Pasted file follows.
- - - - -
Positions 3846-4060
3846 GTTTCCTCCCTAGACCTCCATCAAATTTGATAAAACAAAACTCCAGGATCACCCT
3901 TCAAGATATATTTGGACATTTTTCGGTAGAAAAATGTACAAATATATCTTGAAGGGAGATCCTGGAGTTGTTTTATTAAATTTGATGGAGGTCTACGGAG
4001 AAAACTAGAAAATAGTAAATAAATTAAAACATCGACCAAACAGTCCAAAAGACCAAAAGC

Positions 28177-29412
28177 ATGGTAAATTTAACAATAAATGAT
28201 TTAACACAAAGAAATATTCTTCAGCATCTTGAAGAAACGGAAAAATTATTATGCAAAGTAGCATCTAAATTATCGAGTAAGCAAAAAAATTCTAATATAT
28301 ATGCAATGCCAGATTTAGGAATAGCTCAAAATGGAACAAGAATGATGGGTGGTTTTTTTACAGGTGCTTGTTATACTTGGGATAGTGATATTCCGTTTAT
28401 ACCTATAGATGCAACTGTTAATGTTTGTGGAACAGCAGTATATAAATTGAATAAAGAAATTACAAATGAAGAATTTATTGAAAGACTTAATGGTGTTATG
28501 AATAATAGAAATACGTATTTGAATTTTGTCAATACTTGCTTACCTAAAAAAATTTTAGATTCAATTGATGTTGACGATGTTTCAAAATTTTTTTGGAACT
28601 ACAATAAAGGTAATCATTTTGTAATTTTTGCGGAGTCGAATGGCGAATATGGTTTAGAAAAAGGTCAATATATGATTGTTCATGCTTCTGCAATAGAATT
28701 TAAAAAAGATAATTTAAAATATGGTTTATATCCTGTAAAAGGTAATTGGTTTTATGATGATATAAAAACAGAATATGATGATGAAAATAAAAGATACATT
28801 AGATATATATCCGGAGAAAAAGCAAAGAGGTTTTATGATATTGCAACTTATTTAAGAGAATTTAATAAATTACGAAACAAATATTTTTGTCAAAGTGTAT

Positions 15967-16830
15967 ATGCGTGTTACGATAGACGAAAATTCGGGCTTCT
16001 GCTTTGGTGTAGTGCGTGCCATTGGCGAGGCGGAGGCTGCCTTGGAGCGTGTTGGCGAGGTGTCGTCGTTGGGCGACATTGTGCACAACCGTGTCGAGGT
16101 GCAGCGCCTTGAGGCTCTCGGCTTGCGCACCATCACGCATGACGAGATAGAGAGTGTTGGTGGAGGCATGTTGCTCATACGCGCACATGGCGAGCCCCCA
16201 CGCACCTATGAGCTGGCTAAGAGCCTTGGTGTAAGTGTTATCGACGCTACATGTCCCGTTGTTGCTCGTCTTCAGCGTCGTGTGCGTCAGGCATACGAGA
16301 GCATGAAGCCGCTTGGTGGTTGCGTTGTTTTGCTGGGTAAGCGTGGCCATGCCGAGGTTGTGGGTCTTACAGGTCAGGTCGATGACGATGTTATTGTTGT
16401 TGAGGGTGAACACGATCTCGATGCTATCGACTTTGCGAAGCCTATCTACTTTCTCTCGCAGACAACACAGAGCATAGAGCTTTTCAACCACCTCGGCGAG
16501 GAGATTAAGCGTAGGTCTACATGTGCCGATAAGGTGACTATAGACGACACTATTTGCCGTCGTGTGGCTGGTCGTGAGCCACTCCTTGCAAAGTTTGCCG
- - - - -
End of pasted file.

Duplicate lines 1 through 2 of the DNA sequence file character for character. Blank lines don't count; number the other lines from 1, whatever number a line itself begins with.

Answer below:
Positions 3846-4060
3846 GTTTCCTCCCTAGACCTCCATCAAATTTGATAAAACAAAACTCCAGGATCACCCT